Wendy Williams: What’s at Stake in the Divorce?

Divorce is never easy. Throw in children, intermingled business relationships, and high personal net worth, and it gets exponentially harder. Add on infidelity and there is the potential for a very messy divorce.

Williams is focused on moving forward and creating the best life possible for her and her son, but her pending divorce puts a lot at stake.

Williams and Hunter did not have a prenup

At the time of their marriage in 1997, Williams was just eight years into her radio hosting position. She was still over a decade away from The Wendy Williams Show. Despite this,  Williams revealed to VladTV in 2013 that at the time she discovered that Hunter was cheating on her the first time (when her son was just one month old) she had already created great personal wealth for herself.

She had money and vacation homes, enough to be able to support herself.

When asked by Howard Stern in 2013 whether she had a prenup, Williams told him no. She even acknowledged her husband’s previous cheating during the discussion and confirmed that she would split everything 50-50. But Hunter had a different take. He told Stern, “I might give her everything, start fresh.”

Williams and Hunter have one child together, Kevin Hunter Jr. Hunter was born three years after the couple was married in 2000. Since their child is over the age of 18, child support and custody will not be an issue that the couple has to worry about.

Their businesses interests overlapped significantly

It may be Williams’ name on the wall, but Hunter has been involved in every facet of the show from the very beginning. Hunter was named executive producer for The Wendy Williams Show in 2011. In 2013, the two formed the production company, Wendy Williams Productions, the production company that runs The Wendy Williams Show.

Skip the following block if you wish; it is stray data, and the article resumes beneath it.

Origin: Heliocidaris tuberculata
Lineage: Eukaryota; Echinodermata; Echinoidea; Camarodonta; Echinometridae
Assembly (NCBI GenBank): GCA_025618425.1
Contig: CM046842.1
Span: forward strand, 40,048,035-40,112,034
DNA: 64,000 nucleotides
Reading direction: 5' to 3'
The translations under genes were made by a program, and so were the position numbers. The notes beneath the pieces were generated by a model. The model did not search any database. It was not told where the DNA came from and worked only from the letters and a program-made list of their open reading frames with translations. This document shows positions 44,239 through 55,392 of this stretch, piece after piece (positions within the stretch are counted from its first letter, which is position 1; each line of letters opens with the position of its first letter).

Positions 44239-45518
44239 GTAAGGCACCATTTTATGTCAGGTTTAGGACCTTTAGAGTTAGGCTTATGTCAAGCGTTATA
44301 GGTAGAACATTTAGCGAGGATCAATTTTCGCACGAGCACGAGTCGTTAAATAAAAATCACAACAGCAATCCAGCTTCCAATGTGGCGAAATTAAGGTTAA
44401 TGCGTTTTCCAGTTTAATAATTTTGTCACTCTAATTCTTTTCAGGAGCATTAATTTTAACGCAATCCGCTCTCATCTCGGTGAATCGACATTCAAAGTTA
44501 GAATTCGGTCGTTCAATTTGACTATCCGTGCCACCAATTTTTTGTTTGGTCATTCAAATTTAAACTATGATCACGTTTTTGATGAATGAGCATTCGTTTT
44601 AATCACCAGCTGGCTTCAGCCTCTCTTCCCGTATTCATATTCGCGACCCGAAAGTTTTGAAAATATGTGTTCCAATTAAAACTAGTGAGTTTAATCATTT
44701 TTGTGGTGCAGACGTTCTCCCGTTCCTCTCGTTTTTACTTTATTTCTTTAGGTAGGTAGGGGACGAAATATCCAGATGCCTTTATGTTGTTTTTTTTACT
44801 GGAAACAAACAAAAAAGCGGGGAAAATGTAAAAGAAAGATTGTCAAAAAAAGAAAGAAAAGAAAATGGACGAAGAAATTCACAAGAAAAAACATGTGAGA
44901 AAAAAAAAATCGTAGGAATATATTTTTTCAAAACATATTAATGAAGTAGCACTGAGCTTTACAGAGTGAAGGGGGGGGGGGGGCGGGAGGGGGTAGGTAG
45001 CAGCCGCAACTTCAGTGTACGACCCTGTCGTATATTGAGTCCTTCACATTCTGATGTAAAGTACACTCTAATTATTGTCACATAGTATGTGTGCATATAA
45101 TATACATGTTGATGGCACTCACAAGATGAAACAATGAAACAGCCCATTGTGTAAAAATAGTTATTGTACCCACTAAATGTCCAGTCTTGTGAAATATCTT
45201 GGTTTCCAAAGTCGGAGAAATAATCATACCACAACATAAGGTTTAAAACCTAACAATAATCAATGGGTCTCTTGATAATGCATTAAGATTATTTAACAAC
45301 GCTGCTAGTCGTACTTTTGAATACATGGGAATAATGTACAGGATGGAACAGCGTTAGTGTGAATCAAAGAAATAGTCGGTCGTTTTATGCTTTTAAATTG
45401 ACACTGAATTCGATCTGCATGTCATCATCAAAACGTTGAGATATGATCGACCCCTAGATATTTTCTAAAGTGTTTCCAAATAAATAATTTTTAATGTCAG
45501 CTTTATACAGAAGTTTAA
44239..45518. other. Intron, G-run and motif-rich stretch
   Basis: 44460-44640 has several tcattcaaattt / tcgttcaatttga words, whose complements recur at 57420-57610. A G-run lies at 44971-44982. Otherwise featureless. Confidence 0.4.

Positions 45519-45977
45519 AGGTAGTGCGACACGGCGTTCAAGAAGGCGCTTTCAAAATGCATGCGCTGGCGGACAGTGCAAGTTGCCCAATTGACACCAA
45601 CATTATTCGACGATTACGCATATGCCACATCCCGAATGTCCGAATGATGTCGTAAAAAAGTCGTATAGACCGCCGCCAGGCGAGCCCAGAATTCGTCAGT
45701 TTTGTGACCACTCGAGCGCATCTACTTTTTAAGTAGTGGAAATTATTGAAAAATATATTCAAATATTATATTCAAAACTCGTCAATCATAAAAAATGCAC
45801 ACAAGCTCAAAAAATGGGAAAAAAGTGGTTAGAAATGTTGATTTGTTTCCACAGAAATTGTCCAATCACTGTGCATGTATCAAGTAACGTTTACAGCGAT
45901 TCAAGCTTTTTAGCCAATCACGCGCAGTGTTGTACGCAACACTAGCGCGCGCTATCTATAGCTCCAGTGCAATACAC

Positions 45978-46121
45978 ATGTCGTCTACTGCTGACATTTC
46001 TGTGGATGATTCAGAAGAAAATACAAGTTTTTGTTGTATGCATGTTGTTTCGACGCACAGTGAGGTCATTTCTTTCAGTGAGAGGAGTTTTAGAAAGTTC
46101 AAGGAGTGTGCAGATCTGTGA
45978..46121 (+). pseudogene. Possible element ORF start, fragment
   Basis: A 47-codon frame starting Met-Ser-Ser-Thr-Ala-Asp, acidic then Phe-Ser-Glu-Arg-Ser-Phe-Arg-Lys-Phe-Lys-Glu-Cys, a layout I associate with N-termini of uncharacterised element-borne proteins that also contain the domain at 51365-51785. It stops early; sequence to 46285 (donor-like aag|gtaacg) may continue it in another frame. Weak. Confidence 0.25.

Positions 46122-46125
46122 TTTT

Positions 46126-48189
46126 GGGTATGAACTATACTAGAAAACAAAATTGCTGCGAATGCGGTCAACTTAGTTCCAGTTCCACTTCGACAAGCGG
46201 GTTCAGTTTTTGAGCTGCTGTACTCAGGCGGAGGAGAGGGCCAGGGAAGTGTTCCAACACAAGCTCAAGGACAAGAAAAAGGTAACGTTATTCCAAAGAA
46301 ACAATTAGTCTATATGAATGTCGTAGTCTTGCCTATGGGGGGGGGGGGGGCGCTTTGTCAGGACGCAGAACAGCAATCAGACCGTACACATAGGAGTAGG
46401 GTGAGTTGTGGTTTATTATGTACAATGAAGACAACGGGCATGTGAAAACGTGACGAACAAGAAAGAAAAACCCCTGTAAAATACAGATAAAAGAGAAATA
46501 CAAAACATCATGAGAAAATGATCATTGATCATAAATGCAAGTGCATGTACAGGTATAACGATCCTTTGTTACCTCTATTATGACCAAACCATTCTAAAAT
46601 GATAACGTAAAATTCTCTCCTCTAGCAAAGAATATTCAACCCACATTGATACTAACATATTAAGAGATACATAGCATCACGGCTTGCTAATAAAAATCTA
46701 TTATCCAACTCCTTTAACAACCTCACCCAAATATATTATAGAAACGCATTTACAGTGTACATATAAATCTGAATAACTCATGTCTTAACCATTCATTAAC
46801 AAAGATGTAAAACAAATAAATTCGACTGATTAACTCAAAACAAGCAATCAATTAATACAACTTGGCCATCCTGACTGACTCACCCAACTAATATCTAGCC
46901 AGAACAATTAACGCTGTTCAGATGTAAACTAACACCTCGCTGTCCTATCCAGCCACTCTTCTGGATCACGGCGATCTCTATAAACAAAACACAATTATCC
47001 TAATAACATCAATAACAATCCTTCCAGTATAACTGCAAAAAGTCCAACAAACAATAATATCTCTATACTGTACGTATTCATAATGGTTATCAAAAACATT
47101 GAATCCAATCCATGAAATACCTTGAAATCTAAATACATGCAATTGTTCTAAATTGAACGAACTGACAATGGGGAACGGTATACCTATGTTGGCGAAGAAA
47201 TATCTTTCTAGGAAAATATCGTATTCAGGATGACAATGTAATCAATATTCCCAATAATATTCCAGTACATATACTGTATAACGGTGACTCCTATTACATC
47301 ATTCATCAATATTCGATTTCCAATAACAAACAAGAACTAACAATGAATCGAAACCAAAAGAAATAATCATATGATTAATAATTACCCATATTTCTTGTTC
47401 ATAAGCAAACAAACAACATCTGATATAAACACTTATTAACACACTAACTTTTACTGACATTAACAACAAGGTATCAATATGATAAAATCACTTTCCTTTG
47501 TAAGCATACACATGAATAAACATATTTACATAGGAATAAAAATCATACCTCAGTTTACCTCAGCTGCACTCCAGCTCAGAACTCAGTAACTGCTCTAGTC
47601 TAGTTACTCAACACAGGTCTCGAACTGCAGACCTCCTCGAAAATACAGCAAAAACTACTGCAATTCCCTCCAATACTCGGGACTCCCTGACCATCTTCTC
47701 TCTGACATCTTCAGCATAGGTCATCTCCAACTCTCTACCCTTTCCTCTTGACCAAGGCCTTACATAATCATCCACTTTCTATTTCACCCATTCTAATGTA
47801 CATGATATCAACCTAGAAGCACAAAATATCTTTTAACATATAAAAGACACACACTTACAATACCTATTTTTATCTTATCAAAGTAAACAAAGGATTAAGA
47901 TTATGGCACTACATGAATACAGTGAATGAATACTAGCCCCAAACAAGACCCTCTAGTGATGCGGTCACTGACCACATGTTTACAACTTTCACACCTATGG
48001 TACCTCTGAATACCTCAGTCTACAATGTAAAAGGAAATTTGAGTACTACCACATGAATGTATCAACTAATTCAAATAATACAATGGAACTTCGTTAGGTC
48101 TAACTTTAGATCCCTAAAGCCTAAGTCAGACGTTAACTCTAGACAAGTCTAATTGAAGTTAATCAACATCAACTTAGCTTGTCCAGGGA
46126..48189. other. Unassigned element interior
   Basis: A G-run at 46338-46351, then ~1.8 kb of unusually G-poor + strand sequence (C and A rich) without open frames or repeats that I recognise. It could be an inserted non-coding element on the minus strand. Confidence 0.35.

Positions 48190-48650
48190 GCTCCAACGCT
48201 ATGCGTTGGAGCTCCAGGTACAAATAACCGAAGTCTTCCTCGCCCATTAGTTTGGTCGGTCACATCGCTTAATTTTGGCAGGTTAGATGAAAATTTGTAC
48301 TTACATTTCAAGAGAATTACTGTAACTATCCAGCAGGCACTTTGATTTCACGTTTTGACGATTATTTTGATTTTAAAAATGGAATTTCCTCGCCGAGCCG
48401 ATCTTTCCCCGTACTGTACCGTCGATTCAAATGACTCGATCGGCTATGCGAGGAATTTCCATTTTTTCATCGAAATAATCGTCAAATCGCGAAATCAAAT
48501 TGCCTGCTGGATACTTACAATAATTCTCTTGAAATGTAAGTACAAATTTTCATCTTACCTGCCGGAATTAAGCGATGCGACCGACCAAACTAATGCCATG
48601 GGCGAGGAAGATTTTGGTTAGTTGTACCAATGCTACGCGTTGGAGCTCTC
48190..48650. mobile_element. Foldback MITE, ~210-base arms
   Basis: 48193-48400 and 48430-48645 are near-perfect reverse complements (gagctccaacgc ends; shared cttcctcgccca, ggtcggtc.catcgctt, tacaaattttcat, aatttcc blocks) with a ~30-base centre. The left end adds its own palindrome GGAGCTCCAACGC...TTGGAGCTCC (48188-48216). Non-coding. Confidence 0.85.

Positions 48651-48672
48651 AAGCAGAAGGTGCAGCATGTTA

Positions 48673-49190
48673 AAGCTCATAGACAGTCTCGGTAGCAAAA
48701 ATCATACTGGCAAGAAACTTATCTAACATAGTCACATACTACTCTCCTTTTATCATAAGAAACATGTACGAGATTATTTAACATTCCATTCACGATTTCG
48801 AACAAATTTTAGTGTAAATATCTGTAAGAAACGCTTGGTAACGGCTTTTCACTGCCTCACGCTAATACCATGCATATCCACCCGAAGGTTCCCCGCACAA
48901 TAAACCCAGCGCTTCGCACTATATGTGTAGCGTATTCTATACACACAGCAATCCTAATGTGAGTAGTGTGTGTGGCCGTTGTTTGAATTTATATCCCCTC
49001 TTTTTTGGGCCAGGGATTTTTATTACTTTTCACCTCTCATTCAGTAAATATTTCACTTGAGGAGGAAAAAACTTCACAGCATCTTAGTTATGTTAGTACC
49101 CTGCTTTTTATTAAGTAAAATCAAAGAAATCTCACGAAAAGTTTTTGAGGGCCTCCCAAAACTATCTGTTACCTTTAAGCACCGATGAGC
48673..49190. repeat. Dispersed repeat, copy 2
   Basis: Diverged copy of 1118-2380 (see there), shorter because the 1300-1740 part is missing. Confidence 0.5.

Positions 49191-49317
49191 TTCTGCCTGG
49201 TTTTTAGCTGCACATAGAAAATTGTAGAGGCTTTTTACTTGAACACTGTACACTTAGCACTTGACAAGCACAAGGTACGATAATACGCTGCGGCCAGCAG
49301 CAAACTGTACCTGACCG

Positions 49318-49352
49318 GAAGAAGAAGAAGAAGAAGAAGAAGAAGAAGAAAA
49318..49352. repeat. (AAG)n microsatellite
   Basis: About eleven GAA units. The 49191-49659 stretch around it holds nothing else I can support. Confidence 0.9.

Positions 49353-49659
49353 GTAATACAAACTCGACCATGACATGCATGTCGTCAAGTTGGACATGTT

Hunter has also been Williams’ manager for several years. The business relationship between the two has become so intertwined that it will be difficult to separate. Experts say that the couple may have to sell the production company and assets and split the proceeds.

Show staff say the end is near or already here for Hunter

Hunter has continued to work at The Wendy Williams Show since it was revealed that the couple was getting divorced, despite rumors that he is controlling and that his presence is toxic to the show.  

But according to sources closes to the show, it is only a matter of time until Hunter is shown the exit.

A source told Us Weekly, “…staffers have expressed concern about their safety and Wendy’s safety and do not want to work with him,” adding, “employment at the show no longer makes sense.”

The Wendy Williams Show executive producer recently released a statement, saying in part:

“No matter what the outcome is or what the future holds, we are still The Hunter Family and I will continue to work with and fully support my wife in this business and through any and all obstacles she may face living her new life of sobriety, while I also work on mine.”

Should he wish to stay at the show, as his statement seems to imply, it is uncertain whether he could be forcibly removed.

Williams filed for a no-fault divorce

Williams and Hunter currently live in New Jersey. Unlike many states, New Jersey is a fault state, meaning fault can be assigned during a divorce. This means that if the court finds evidence that one partner was the cause of the divorce, they could grant a judgment that is more favorable to the wronged party.

Surprisingly, Williams has reportedly filed for a no-fault divorce. This means that Hunter’s alleged affair and child will have no bearing on the case, should it go to trial. Williams’ decision to file for a no-fault divorce could mean that the talk show host hopes to settle the divorce out of court, or she may wish to handle the divorce as amicably as possible and does not want to throw mud.

There is also the issue of alimony. Since Williams is the higher earner, she could be ordered to pay alimony to Hunter. Her decision to file for a no-fault divorce could be an olive branch to prevent Hunter from asking for alimony.